Intensity of primary emotions in patients after implantation of an implantable cardioverter defibrillator

Louise Stoier, Preben Ulrich Pedersen, Selina Kikkenborg Berg

Abstract


Background: Experienced emotions can affect the outcome of, and adherence to a cardiac rehabilitation program, and patients coping with an illness. With more awareness of the expressed emotions, health professionals might be better able to understand the reactions of patients and to improve the support needed for coping. Living with an Implantable Cardi-
overter Defibrillator can lead to anxiety and depression. Focus on the intensity of the primary emotions might be a potential to prevent development of these psychological states.

Objectives: The aim of this paper are 1) to describe the intensity of primary emotions in patients after implantation of an Implantable Cardioverter Defibrillator and 2) to compare them with both the intensity of primary emotions in patients with a recent Myocardial Infarction and with a healthy population.

Method: The intensity of primary emotions in patients receiving an Implantable Cardioverter Defibrillator was measured by a survey using the Emotions and Health Scale. The survey was carried out as part of a randomized clinical trial the COPE-ICD trial (ID: NCT00569478) and is regarded as post-hoc explorative analysis. All data were collected from October 2007-November 2009. A total number of 154 patients were needed in the trial. The data collected were compared with secondary data from patients who had recently suffered a Myocardial Infarction and from a healthy population. SPSS version 18.0 was used to analyze the data using t-test, chisquare and F-test.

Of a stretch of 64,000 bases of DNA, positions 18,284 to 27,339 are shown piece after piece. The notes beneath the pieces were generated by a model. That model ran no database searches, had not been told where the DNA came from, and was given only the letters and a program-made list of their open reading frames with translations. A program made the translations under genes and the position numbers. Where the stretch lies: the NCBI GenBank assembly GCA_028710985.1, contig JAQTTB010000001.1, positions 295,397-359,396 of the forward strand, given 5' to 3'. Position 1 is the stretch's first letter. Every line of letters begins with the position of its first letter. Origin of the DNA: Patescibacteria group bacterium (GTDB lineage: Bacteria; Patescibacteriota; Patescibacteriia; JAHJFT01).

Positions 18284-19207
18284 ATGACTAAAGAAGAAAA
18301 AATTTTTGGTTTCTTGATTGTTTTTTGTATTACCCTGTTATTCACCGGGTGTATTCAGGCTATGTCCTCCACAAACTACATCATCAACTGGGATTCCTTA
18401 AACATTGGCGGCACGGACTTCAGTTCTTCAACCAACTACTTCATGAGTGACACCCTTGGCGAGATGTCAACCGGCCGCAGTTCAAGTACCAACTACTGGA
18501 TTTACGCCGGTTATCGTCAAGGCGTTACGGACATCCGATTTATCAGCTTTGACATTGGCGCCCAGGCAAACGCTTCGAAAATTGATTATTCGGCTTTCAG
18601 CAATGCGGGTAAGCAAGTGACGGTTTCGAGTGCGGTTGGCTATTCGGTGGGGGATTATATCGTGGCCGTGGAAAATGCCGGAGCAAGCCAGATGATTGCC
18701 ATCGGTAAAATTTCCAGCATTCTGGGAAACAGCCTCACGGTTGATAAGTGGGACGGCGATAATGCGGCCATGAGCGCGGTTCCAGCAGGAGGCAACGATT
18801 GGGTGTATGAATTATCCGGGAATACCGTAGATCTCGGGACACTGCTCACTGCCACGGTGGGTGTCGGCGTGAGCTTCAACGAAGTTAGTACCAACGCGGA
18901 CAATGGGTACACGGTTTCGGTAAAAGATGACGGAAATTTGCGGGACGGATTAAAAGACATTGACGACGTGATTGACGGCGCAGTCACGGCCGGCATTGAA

Results: One hundred and ninety-six patients were invited to fill in the questionnaire. It was completed by 182, a response rate of 93 %. Patients with a newly implanted Implantable Cardioverter Defibrillator experienced an increased intensity of joy, sadness, disgust, anticipation, anger, fear and surprise. No difference was found regarding the intensity of the primary emotions when the group of patients was divided according to occupation or age. A significant increase in the negative emotions sadness, disgust, anger and surprise was observed in women and in patients who receive the Implantable Cardioverter Defibrillator as a secondary prevention. The combination of increased senses of fear and surprise is unique to patients receiving an Implantable Cardioverter Defibrillator. The intensity of the primary emotions in patients with a newly implanted Cardioverter Defibrillator was comparable to the intensity in patients with a myocardial infarction, but the experience of anticipation and fear was markedly increased in patients with an Implantable Cardioverter Defibrillator.

Conclusion: Women and patients who receive an Implantable Cardioverter Defibrillator as secondary prevention experience a significant increase in the negative emotions sadness, disgust, anger and surprise.

Full Text: PDF DOI: 10.5430/jnep.v3n8p18

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Journal of Nursing Education and Practice

ISSN 1925-4040 (Print)   ISSN 1925-4059 (Online)

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